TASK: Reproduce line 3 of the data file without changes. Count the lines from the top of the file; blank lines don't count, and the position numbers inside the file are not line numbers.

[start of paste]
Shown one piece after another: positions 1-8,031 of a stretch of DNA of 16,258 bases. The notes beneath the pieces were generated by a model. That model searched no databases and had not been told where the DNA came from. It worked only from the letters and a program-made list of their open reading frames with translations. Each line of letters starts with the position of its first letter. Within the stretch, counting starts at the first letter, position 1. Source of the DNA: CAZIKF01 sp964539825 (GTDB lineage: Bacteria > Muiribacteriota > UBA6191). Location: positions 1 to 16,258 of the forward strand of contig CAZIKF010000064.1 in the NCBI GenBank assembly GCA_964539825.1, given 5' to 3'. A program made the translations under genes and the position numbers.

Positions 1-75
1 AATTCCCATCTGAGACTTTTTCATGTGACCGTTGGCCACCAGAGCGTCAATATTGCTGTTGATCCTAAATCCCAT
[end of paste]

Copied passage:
1 AATTCCCATCTGAGACTTTTTCATGTGACCGTTGGCCACCAGAGCGTCAATATTGCTGTTGATCCTAAATCCCAT